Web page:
Boutros Boutros-Ghali issued the order after Bosnian Serbs used tanks and artillery to capture a key ridge overlooking central Gorazde on Friday during what was supposed to have been a 24-hour cooling-off period. His request followed nearly two weeks of Serb advances in the enclave, 55 kilometers (35 miles) south-east of Sarajevo.
It was unclear what effect the command would have because there are no peace-keeping troops in Gorazde, which is home to 65,000 people. But similar tough talk by Mr Boutros-Ghali preceded a Nato ultimatum in February that forced Serbs to pull back their heavy guns from Sarajevo or risk being bombed. Washington and Nato have also urged a speed- up of the planned deployment of hundreds of Ukrainian peace-keepers in Gorazde.
In Sarajevo, talks between Bosnian Serb and government military chiefs on a new ceasefire yielded no apparent progress. The UN commander in Bosnia, Lieutenant-General Sir Michael Rose, said he told the two sides to think over their options for 48 hours - suggesting that he had no immediate plans to call air strikes.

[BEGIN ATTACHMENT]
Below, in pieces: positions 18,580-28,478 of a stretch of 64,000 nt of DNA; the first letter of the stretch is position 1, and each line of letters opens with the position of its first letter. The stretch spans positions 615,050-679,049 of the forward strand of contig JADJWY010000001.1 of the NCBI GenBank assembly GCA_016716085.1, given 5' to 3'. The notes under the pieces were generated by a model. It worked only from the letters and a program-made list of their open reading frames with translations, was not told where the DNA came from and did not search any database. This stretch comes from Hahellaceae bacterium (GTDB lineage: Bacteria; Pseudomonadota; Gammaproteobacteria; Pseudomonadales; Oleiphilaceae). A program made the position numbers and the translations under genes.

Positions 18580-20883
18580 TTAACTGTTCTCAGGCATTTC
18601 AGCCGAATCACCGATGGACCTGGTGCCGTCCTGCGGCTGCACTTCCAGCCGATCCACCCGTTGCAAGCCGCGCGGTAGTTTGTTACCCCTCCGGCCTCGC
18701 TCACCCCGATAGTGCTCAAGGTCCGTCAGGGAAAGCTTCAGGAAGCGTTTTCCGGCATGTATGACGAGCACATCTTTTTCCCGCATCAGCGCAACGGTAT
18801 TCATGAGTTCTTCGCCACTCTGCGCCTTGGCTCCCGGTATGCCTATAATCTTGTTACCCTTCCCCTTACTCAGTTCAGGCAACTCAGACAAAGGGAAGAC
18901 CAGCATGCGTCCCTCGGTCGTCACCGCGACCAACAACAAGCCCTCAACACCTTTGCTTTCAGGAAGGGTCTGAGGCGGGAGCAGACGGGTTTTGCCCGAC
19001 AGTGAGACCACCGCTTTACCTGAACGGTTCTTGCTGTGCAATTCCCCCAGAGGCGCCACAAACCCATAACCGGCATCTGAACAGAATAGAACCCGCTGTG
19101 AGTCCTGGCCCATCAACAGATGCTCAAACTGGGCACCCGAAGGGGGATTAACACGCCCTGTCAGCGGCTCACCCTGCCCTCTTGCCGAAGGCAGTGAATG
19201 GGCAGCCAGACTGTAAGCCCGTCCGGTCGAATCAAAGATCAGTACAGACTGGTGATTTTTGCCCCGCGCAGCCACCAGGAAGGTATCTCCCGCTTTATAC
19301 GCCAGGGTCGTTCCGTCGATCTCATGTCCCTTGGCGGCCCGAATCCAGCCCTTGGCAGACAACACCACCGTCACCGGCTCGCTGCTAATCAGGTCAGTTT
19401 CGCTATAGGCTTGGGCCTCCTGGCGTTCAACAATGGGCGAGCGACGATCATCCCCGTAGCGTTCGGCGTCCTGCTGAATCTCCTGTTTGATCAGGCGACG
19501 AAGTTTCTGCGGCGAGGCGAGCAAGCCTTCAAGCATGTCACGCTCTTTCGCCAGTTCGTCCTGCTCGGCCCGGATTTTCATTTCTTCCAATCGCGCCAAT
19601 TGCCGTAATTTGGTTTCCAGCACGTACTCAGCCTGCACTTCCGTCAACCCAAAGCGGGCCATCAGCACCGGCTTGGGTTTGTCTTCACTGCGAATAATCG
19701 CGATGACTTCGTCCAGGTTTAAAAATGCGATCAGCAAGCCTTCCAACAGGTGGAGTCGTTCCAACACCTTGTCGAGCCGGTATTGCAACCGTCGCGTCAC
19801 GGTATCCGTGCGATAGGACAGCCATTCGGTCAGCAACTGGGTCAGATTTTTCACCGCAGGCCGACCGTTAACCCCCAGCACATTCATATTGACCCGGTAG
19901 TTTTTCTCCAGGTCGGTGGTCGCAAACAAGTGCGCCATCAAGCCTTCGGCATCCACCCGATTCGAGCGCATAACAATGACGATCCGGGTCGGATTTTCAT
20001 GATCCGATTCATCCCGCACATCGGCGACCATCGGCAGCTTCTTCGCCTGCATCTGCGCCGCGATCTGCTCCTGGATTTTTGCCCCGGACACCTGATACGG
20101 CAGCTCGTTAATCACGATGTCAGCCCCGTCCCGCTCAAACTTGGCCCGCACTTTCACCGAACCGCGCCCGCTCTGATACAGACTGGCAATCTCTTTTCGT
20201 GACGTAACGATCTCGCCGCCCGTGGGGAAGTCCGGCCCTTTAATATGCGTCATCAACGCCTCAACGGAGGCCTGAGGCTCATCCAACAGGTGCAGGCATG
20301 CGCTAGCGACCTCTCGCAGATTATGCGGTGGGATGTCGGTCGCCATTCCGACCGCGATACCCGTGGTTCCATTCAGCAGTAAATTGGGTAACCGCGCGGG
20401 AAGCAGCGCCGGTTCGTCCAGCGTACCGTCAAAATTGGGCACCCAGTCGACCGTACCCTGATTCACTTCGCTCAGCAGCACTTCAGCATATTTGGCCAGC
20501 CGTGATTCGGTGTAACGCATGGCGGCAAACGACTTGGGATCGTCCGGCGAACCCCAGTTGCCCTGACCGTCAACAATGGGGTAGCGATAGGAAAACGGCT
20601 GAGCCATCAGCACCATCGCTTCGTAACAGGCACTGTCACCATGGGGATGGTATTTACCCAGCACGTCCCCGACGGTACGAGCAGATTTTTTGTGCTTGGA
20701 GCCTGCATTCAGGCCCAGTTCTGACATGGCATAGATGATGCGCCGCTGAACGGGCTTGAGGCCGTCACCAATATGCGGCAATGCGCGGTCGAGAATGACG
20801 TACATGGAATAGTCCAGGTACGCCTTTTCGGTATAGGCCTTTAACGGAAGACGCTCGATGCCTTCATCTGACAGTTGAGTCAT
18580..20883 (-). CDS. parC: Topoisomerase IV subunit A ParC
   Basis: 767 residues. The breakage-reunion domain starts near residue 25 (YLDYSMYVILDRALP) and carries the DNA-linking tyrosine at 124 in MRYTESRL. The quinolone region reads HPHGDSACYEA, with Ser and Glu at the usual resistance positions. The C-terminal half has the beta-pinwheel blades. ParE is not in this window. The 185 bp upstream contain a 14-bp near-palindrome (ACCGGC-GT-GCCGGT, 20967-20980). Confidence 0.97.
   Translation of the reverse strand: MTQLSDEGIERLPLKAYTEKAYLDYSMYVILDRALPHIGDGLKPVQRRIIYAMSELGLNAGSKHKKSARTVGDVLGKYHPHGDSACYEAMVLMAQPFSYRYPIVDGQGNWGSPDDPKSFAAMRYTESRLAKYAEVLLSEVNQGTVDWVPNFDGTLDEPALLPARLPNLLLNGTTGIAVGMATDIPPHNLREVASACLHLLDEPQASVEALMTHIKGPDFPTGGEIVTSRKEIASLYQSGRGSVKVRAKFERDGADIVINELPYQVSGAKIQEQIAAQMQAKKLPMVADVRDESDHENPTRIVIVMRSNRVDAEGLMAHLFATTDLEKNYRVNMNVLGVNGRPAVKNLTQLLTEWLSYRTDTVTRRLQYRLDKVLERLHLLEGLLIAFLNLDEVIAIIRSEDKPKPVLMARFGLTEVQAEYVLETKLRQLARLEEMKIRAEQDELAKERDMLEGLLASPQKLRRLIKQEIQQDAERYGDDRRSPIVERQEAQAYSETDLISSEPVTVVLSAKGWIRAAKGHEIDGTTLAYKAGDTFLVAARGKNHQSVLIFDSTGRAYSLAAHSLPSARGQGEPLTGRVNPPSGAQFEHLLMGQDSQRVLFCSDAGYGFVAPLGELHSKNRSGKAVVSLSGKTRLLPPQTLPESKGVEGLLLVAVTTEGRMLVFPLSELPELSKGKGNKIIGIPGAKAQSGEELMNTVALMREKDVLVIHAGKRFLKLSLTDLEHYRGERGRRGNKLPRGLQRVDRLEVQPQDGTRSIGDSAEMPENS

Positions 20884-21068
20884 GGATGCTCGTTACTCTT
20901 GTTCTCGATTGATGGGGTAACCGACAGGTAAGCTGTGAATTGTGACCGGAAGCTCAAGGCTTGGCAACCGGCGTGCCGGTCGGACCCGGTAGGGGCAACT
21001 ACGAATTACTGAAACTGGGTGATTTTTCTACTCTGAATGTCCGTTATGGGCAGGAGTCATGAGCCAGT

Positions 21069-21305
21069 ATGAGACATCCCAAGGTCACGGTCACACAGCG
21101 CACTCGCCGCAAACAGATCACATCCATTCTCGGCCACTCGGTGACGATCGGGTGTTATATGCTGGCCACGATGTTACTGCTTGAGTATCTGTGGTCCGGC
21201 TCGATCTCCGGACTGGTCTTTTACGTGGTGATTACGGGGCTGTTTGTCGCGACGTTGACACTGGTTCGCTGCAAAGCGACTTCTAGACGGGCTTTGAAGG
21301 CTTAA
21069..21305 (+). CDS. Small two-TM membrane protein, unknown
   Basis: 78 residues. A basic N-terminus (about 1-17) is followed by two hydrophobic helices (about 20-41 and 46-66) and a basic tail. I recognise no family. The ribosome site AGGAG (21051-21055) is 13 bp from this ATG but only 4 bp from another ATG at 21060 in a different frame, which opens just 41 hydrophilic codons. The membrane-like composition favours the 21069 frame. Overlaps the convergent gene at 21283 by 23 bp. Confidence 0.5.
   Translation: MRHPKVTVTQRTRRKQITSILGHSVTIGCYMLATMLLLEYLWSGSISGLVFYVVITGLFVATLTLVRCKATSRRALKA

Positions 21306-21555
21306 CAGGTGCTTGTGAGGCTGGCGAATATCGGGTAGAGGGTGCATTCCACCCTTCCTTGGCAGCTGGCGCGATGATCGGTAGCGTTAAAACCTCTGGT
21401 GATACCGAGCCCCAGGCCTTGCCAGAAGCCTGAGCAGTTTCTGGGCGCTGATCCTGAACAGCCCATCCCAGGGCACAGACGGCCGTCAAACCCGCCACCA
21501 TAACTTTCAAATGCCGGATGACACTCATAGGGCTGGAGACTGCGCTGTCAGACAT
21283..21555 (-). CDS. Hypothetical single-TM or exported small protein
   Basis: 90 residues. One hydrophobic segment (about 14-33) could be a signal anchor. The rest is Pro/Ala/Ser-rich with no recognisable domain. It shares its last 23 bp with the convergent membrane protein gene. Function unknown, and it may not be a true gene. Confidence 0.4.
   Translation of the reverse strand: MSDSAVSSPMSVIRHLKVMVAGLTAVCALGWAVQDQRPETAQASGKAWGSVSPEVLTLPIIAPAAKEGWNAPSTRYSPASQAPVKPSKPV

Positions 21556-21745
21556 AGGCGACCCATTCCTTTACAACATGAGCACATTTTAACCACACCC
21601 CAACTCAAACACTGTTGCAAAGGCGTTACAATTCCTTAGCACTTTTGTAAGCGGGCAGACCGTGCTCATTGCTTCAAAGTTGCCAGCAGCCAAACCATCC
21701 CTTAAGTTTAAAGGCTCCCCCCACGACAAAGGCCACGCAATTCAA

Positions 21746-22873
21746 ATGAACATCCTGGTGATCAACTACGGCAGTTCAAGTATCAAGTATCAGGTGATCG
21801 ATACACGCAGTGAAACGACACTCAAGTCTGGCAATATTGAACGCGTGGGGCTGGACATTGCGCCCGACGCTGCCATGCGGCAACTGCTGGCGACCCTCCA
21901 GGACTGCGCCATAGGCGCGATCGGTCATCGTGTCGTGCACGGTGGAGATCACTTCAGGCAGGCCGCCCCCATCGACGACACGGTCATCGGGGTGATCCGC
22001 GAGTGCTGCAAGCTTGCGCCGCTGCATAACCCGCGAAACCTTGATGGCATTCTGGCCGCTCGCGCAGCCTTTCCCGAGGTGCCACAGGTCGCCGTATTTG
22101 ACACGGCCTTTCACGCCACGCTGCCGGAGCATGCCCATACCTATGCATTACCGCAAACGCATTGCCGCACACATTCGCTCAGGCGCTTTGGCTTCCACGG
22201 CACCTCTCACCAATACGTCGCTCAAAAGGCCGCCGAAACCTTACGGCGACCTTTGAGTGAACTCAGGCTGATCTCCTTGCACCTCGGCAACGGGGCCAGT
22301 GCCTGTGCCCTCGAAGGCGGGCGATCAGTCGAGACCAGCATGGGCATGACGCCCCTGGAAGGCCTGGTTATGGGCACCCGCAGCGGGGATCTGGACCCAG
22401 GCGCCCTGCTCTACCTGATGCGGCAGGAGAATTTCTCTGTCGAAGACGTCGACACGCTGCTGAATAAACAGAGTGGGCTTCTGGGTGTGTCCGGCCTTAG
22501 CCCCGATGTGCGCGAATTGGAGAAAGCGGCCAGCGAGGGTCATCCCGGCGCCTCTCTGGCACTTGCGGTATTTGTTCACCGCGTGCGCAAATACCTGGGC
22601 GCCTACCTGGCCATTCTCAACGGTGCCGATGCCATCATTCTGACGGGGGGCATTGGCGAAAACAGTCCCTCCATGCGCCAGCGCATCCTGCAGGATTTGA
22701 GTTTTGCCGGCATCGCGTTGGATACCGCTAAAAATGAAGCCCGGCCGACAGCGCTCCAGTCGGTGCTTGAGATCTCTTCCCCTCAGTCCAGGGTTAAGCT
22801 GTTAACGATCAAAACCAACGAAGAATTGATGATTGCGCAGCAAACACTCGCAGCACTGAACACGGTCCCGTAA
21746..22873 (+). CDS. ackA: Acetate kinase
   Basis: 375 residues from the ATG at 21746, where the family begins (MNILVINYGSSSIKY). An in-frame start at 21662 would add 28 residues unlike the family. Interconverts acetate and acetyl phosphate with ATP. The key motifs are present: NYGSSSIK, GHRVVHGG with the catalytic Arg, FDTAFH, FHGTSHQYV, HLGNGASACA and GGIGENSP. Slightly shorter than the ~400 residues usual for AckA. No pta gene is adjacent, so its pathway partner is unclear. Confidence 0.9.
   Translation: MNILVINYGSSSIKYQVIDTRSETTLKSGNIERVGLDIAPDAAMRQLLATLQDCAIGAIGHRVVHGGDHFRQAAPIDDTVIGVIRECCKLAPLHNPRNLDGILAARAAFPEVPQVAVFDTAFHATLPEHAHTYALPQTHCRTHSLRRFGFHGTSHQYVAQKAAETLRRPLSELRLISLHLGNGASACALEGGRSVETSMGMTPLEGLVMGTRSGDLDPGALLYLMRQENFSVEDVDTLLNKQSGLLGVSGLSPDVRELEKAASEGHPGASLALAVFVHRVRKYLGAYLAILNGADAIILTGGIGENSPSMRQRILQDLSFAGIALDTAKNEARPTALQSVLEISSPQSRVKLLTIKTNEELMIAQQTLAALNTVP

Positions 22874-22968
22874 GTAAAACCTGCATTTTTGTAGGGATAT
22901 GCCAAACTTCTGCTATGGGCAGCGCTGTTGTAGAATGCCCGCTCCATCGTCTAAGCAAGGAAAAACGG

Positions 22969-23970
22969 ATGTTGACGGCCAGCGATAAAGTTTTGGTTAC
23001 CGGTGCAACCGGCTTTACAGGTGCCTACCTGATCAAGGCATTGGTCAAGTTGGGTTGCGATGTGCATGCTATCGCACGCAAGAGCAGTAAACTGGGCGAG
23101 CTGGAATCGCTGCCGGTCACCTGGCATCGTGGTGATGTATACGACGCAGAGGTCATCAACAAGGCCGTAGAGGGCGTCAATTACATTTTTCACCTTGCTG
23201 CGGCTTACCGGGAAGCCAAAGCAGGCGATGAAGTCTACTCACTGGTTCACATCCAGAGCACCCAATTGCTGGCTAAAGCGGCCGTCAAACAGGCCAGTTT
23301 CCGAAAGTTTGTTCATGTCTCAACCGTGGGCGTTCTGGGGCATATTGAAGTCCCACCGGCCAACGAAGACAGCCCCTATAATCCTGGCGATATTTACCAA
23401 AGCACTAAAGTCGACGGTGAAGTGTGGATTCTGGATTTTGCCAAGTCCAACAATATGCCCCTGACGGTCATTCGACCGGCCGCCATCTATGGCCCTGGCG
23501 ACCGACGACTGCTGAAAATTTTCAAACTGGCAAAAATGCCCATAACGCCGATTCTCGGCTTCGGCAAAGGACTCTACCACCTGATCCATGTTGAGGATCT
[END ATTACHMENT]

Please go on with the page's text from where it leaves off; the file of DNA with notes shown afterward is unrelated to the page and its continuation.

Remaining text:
The government commander, General Rasim Delic, said on Bosnian radio that he 'accepted completely' a UN proposal for a 14-day truce 'which includes that the Serbs have to withdraw from the safe area of Gorazde'. The Bosnian Serb commander, General Ratko Mladic, rejected the proposal. 'We wanted in our agreement a permanent and complete cessation of hostilities,' he said. 'That was far more than what was offered by the other party.'
A UN Protection Force spokesman, Major Rob Annink, said Friday's advance put the Serbs atop a hill south of the Drina River 'in line of sight' of central Gorazde. The area, known as the Gradina heights, is just 4kms (2.5 miles) away from the town centre.
Though there was no shelling of the town on Friday, Major Annink said 'a number of villages were seen burning' in outlying areas. Mr Boutros- Ghali issued his order after meeting Mr Akashi in Geneva. Mr Boutros-Ghali's spokeswoman, Therese Gastaut, said he called for 'a return by the parties, especially the Bosnian Serbs, to the positions they held (on 28 March) before the outbreak of the recent fighting'. Ms Gastaut said Mr Boutros-Ghali instructed UN forces 'to use all available means as authorised by the relevant Security Council resolutions to attain this objective'.
'We don't exclude any means, and air strikes are included in those Security Council resolutions,' she said.Reuse content